Candidate fragments (e.g., any extracellular fragment) are tested for interaction with adenosine by the assays described herein (e.g., the assay described above). Such fragments are also tested for their ability to antagonize the interaction between adenosine and its endogenous receptor using the assays described herein. Analogs of useful receptor fragments (as described above) may also be produced and tested for efficacy as screening components or antagonists (using the assays described herein); such analogs are also considered to be useful in the invention.
Other embodiments are within the claims.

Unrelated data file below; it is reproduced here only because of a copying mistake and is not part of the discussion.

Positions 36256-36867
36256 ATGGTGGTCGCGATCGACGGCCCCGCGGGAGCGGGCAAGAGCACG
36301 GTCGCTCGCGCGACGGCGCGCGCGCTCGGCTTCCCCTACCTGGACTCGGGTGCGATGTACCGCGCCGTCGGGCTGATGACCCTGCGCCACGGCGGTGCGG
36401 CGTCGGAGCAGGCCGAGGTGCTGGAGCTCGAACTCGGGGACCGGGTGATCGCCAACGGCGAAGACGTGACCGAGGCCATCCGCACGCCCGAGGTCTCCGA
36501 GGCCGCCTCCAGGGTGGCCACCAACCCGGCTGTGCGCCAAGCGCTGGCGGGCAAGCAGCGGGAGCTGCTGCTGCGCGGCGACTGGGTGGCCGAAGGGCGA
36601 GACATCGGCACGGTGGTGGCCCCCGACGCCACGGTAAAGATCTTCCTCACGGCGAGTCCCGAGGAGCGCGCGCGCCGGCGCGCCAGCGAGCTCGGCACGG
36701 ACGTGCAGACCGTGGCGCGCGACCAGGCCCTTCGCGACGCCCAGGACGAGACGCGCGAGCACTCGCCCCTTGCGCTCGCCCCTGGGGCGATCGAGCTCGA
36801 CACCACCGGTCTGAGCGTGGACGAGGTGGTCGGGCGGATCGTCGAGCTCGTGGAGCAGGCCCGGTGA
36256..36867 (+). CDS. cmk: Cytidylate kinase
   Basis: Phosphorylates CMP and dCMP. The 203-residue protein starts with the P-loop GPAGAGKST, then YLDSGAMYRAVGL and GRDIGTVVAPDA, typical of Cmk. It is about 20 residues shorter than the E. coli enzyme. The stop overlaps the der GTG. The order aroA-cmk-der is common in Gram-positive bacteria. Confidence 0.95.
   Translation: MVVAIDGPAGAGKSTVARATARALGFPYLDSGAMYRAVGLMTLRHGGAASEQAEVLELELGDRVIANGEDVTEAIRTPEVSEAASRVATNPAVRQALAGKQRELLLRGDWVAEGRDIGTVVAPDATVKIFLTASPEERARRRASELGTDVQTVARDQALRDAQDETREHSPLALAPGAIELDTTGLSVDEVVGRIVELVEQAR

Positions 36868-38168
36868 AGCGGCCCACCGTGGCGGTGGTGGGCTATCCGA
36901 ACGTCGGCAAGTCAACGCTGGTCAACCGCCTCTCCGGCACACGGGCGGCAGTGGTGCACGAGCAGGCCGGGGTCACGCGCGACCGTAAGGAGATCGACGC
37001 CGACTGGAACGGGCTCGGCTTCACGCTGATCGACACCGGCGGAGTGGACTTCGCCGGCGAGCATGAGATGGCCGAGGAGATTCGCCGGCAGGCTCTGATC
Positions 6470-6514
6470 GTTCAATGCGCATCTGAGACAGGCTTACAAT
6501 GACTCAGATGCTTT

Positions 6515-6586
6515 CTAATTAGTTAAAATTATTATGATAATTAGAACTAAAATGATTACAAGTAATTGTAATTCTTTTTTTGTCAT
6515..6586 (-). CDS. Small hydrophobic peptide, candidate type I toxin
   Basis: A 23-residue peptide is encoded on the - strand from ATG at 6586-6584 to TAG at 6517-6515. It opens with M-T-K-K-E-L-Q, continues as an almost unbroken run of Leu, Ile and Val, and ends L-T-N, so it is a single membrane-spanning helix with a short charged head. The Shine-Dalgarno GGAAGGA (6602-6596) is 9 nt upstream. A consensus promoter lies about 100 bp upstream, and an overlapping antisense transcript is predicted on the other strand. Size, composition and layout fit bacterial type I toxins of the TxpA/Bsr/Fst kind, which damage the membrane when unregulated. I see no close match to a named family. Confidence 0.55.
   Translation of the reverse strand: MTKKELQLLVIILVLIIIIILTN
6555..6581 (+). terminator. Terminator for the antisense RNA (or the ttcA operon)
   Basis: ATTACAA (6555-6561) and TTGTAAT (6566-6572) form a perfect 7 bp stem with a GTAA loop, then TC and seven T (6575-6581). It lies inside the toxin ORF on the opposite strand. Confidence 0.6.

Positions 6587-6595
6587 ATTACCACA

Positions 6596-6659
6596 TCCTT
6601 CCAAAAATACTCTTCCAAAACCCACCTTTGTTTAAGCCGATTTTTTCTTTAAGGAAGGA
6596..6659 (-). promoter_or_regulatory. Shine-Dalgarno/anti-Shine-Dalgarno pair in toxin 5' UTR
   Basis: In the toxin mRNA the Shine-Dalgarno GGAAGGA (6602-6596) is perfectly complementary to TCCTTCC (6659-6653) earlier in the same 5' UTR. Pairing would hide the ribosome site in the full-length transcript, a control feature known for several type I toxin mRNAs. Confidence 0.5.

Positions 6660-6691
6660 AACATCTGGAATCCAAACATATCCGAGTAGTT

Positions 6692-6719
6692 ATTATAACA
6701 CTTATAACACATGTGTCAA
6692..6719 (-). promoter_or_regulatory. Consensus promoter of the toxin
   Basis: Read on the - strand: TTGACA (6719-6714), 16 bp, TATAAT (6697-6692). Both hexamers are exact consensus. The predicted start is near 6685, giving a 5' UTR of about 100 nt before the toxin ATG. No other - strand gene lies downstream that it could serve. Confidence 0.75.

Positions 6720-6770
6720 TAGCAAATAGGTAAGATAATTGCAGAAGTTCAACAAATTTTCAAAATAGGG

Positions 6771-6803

__________________________________________________________________________SEQUENCE LISTING(1) GENERAL INFORMATION:(iii) NUMBER OF SEQUENCES: 7(2) INFORMATION FOR SEQ ID NO: 1:(i) SEQUENCE CHARACTERISTICS:(A) LENGTH: 1859(B) TYPE: nucleic acid(C) STRANDEDNESS: single(D) TOPOLOGY: linear(xi) SEQUENCE DESCRIPTION: SEQ ID NO: 1:GGCACGAGCGG TCTCGGCGCTGTGGCCATCCCTGGCGGCACCTTAGCGGCTGTCCTGAGC60CCGACACAACCCCGGTAGAGGACTCCCCGGGCCCGGCTGGCCCGGCC107ATGCAGCTAGAGACGCAGGACGCGCTGTACGTGGCGCTGGAGCTGGT T155MetGlnLeuGluThrGlnAspAlaLeuTyrValAlaLeuGluLeuVal151015ATCGCCGCGCTGGCAGTGGCGGGCAACGTGCTGGTGTGCGCTGCG GTG203IleAlaAlaLeuAlaValALAGlyAsnValLeuValCysAlaAlaVal202530GGAGCCTCGAGTGCTTTACAGACCCCCACCAACTACTTTCTGGTGTC C251GlyAlaSerSerAlaLeuGlnThrProThrAsnTyrPheLeuValSer354045CTGGCGACGGCGGACGTGGCTGTGGGACTCTTCGCCATCCCCTTTGCC 299LeuAlaThrAlaAspValAlaValGlyLeuPheAlaIleProPheAla505560ATCACCATCAGCCTGGGCTTCTGCACGGACTTTCACAGCTGCCTCTTC347Ile ThrIleSerLeuGlyPheCysThrAspPheHisSerCysLeuPhe65707580CTCGCCTGCTTCGTGCTGGTGCTCACACAGAGCTCCATCTTTAGCCTC395LeuAlaCysPheValLeuValLeuThrGlnSerSerIlePheSerLeu859095TTGGCGGTGGCTGTCGACCGGTATCTGGCCATTCGCGTCCCGCTCAGG44 3LeuAlaValAlaValAspArgTyrLeuAlaIleArgValProLeuArg100105110TATAAAGGTTTGGTCACTGGAACACGAGCAAGAGGGATCATCGCTGTC491TyrLysGlyLeuValThrGlyThrArgAlaArgGlyIleIleAlaVal115120125CTCTGGGTCCTTGCCTTTGGCATTGGACTGACTCCTTTCCTTGGTTGG539Leu TrpValLeuAlaPheGlyIleGlyLeuThrProPheLeuGlyTrp130135140AACAGTAAAGACCGTGCCACCAGCAACTGCACAGAACCTGGGGATGGC587AsnSerLys AspArgAlaThrSerAsnCysThrGluProGlyAspGly145150155160ATCACGAATAAGAGCTGCTGCCCTGTGAAGTGTCTCTTTGAGAACGTA635IleT hrAsnLysSerCysCysProValLysCysLeuPheGluAsnVal165170175GTTCCCATGAGCTACATGGTTTACTTCAACTTCTTTGGGTGTGTCCTT683Va lProMetSerTyrMetValTyrPheAsnPhePheGlyCysValLeu180185190CCTCCACTGCTCATCATGATGGTGATCTACATCAAAATCTTCATGGTG731Pro ProLeuLeuIleMetMetValIleTyrIleLysIlePheMetVal195200205GCCTGCAAGCAGCTTCAGCACATGGAACTGATGGAGCACTCCAGGACC779AlaCys LysGlnLeuGlnHisMetGluLeuMetGluHisSerArgThr210215220ACGCTGCAGCGGGAGATCCACGCGGCCAAGTCACTGGCTATGATTGTG827ThrLeuGlnArgG luIleHisAlaAlaLysSerLeuAlaMetIleVal225230235240GGCATCTTTGCTCTGTGTTGGCTCCCCGTGCATGCCATCAACTGCATC875GlyIlePh eAlaLeuCysTrpLeuProValHisAlaIleAsnCysIle245250255ACCCTCTTCCATCCAGCCCTGGCCAAGGACAAGCCCAAATGGGTGATG923ThrLeu PheHisProAlaLeuAlaLysAspLysProLysTrpValMet260265270AATGTGGCCATCCTCCTGTCACACGCCAATTCAGTTGTCAATCCCATT971AsnVal AlaIleLeuLeuSerHisAlaAsnSerValValAsnProIle275280285GTCTATGCCTACAGGAACCGGGACTTCCGCTACAGTTTCCACAGGATC1019ValTyrAlaT yrArgAsnArgAspPheArgTyrSerPheHisArgIle290295300ATCTCCAGATACGTTCTCTGCCAGACGGACACCAAGGGTGGGAGCGGG1067IleSerArgTyrValLe uCysGlnThrAspThrLysGlyGlySerGly305310315320CAGGCCGGGGGACAGTCAACTTTCAGTCTGAGCTTG1103GlnAlaGlyGly GlnSerThrPheSerLeuSerLeu325330TGACCTAGGCTCTGGCCTTTGGGAGAAGAAGGCTTAAAATAAACAATGGACTGGACACAG1163CTGGTGACCTCACTGTGGAGGACAACTACCCTCTCAAGCATGT GGCCCACCTGCCCTGAA1223CGCTTGCCAGGAGTCACACAAGTCTGGCTCACACGTACATGCAACTAGGAGGCCCTGAGG1283CTAACAGATACACTTAGGAATCTATTCAGCTGCTCTTACTTACTGTGTGGATGGCGGGCG1343GCTAGAACTGATTCCAAAAA CTGTTTTATTTTTAAGAATCTGCCTCATTCGTGGTAGAAA1403AATGACTGAAACTTACCTTACTGTGAAACACTGTGAACTATATAATGTAAGTATTTTTCA1463CTTACAGCAATGGGAAAATAAAAGTTGGCTCTATTAACATATACTCATTCCGGGGACAGC1523AACTCAGAAAACTGAAGTATAATTCTTCAGTCAAGATACTGTAGTGTTAATTTAGGGAAT1583GGTACTACCCTAAGTTTGAAAGTAGAATTATGTAACAAAACAATTTGAGTTCAGTATCTT1643CCTTGCACACAAAACACTAGAGGTGGAAACTTGGAGAGCTGGG TCCTTCCTCCACTGCAC1703CCCTGCTTTAGAGCTAGGTACTAGAGTTTGCTTCTCTCTCACATTACAGTTTATTGGATC1763CCAAAGTATGAAAATTTTACTGAGCAAAATCCCCTAGCTGTGTATTATATCCAGTGAAAT1823AAAACTTTGAAAGGTGAAAA AAAAAAAAAAAAAAAA1859(2) INFORMATION FOR SEQ ID NO: 2:(i) SEQUENCE CHARACTERISTICS:(A) LENGTH: 159(B) TYPE: nucleic acid(C) STRANDEDNESS: single(D) TOPOLOGY: linear(xi) SEQUENCE DESCRIPTION: SEQ ID NO: 2:GGGTGTGTTCTGCCCCCACTGCTTAT AATGCTGGTGATCTACATTAGGATCTTCCTGGTG60GCCTCGATTCATCTTCAGCGCACTGAGCTGATGGACCACTCGAGGACCACCCTCCAGCGG120GAGATCCATGCAGCCAAGTCACTGGCCATGATTGTGGGG159(2 ) INFORMATION FOR SEQ ID NO: 3:(i) SEQUENCE CHARACTERISTICS:(A) LENGTH: 26(B) TYPE: nucleic acid(C) STRANDEDNESS: single(D) TOPOLOGY: linear(xi) SEQUENCE DESCRIPTION: SEQ ID NO: 3:TCAGAATTCATHDSNVTBGAYMGVTA26(2) INFORMATION FOR SEQ ID NO: 4:(i) SEQUENCE CHARACTERISTICS:(A) LENGTH: 26(B) TYPE: nucleic acid(C) STRANDEDNESS: single(D) TOPOLOGY: linear(xi) SEQUENCE DESCRIPTION: SEQ ID NO: 4:TTCAAGCTTADRAARAANGGNMRCCA26(2) INFORMATION FOR SEQ ID NO: 5: (i) SEQUENCE CHARACTERISTICS:(A) LENGTH: 332(B) TYPE: amino acid(C) STRANDEDNESS: Not Relevant(D) TOPOLOGY: linear(ix) SEQUENCE DESCRIPTION: SEQ ID NO: 5:MetGlnLeuGluThrGlnAspAlaLeuTyrValAlaLeuGluLeuVal5 1015IleAlaAlaLeuAlaValAlaGlyAsnValLeuValCysAlaAlaVal202530GlyAlaSerSerAlaLeuGlnThrProThrAsn TyrPheLeuValSer354045LeuAlaThrAlaAspValAlaValGlyLeuPheAlaIleProPheAla505560IleTh rIleSerLeuGlyPheCysThrAspPheHisSerCysLeuPhe65707580LeuAlaCysPheValLeuValLeuThrGlnSerSerIlePheSerLeu 859095LeuAlaValAlaValAspArgTyrLeuAlaIleArgValProLeuArg100105110TyrLysGlyLeuValT hrGlyThrArgAlaArgGlyIleIleAlaVal115120125LeuTrpValLeuAlaPheGlyIleGlyLeuThrProPheLeuGlyTrp130135 140AsnSerLysAspArgAlaThrSerAsnCysThrGluProGlyAspGly145150155160IleThrAsnLysSerCysCysProValLysCysLeuPh eGluAsnVal165170175ValProMetSerTyrMetValTyrPheAsnPhePheGlyCysValLeu180185190ProProLeuLeuIleMetMetValIleTyrIleLysIlePheMetVal195200205AlaCysLysGlnLeuGlnHisMetGluLeuMetGluHisSerArgThr210 215220ThrLeuGlnArgGluIleHisAlaAlaLysSerLeuAlaMetIleVal225230235240GlyIlePheAlaLeuCysT rpLeuProValHisAlaIleAsnCysIle245250255ThrLeuPheHisProAlaLeuAlaLysAspLysProLysTrpValMet260 265270AsnValAlaIleLeuLeuSerHisAlaAsnSerValValAsnProIle275280285ValTyrAlaTyrArgAsnArgAspPheArgTyrSerPh eHisArgIle290295300IleSerArgTyrValLeuCysGlnThrAspThrLysGlyGlySerGly305310315320 GlnAlaGlyGlyGlnSerThrPheSerLeuSerLeu325330(2) INFORMATION FOR SEQ ID NO: 6:(i) SEQUENCE CHARACTERISTICS:(A) LENGTH: 407(B) TYPE: amino acid(C) STRANDEDNESS: Not Relevant(D) TOPOLOGY: linear( ix) SEQUENCE DESCRIPTION: SEQ ID NO: 6:MetGlySerSerValTyrIleThrValGluLeuAlaIleAlaValLeu51015AlaIleLeuGlyAsnValLeuValCysTrpAlaValTrpIleAsn Ser202530AsnLeuGlnAsnValThrAsnPhePheValValSerLeuAlaAlaAla354045AspIleAlaVal GlyValLeuAlaIleProPheAlaIleThrIleSer505560ThrGlyPheCysAlaAlaCysHisGlyCysLeuPhePheAlaCysPhe6570 7580ValLeuValLeuThrGlnSerSerIlePheSerLeuLeuAlaIleAla859095IleAspArgTyrIleAlaIleArgIlePro LeuArgTyrAsnGlyLeu100105110ValThrGlyValArgAlaLysGlyIleIleAlaIleCysTrpValLeu115120 125SerPheAlaIleGlyLeuThrProMetLeuGlyTrpAsnAsnCysSer130135140GlnLysAspGlyAsnSerThrLysThrCysGlyGluGlyArgValThr145 150155160CysLeuPheGluAspValValProMetAsnTyrMetValTyrTyrAsn165170175PhePheAlaPh eValLeuLeuProLeuLeuLeuMetLeuAlaIleTyr180185190LeuArgIlePheLeuAlaAlaArgArgGlnLeuLysGlnMetGluSer195 200205GlnProLeuProGlyGluArgThrArgSerThrLeuGlnLysGluVal210215220HisAlaAlaLysSerLeuAlaIleIleValGlyLeuPhe AlaLeuCys225230235240TrpLeuProLeuHisIleIleAsnCysPheThrPhePheCysSerThr245250 255CysArgHisAlaProProTrpLeuMetTyrLeuAlaIleIleLeuSer260265270HisSerAsnSerValValAsnProPheIleTyrAlaTyrArgIleArg275280285GluPheArgGlnThrPheArgLysIleIleArgThrHisValLeuArg290295300ArgGlnGluProPheGlnAl aGlyGlySerSerAlaTrpAlaLeuAla305310315320AlaHisSerThrGluGlyGluGlnValArgAsnGlyHisProLeuGly325 330335ValTrpAlaAsnGlySerAlaThrHisSerGlyArgArgProAsnGly340345350TyrThrLeuGlyLeuGlyGlyGlyGlySer AlaGlnGlySerProArg355360365AspValGluLeuProThrGlnGluArgGlnGluGlyGlnGluHisPro370375380G lyLeuArgGlyHisLeuValGlnAlaArgValGlyAlaSerSerTrp385390395400SerSerGluPheAlaProSer405(2) INFORMATION FOR SEQ ID NO: 7: (i) SEQUENCE CHARACTERISTICS:(A) LENGTH: 326(B) TYPE: amino acid(C) STRANDEDNESS: Not Relevant(D) TOPOLOGY: linear(ix) SEQUENCE DESCRIPTION: SEQ ID NO: 7:MetProProTyrIleSerAlaPheGlnSerAlaTyrIleGlyIleGlu5 1015ValLeuIleAlaLeuValSerIleProGlyAsnValLeuValIleTrp202530AlaValLysValAsnGlnAsnLeuArgAspAla ThrPheCysPheIle354045ValSerLeuAlaValAlaAspIleAlaValGlyAlaLeuValIlePro505560LeuAla IleLeuIleAsnIleGlyProGlnAlaTyrCysHisThrCys65707580LeuMetValAlaCysProValLeuIleLeuThrGlnSerSerIleLeu 859095AlaLeuLeuAlaIleAlaIleAspArgTyrIleArgValLysIlePro100105110LeuArgTyrLysThrVa lValThrGlnArgArgAlaAlaValAlaIle115120125AlaGlyCysTrpIleLeuSerLeuValValGlyLeuThrProMetPhe130135 140GlyTrpAsnAsnLeuSerValValGluGlnAspTrpArgAlaAsnLys145150155160SerValGlyGluProValIleThrCysGluPheGluLys ValIleSer165170175MetGluTyrMetValTyrTyrAsnPhePheValTrpValLeuLeuPro180185190LeuLeuLeuMetValLeuIleTyrLeuGluValPheTyrLeuIleArg195200205ArgGlnLeuAsnLysLysValSerAlaSerSerGlyAspProGlnLys210 215220TyrTyrGlyLysGluLeuLysIleAlaLysSerLeuAlaLeuIleLeu225230235240PheLeuPheAlaLeuSerTr pLeuProLeuHisIleLeuAsnCysPhe245250255ThrPhePheCysSerThrCysGlnAlaProSerIleLeuIleTyrIle260 265270AlaIlePheLeuThrHisGlyAsnSerAlaMetAsnProPheIleTyr275280285AlaPheArgIleHisLysPheArgValThrPheLeuLys IleTrpAsn290295300AspHisPheArgArgGlnProLysProProIleAspGluAspLeuPro305310315320G luGluLysAlaGluAsp325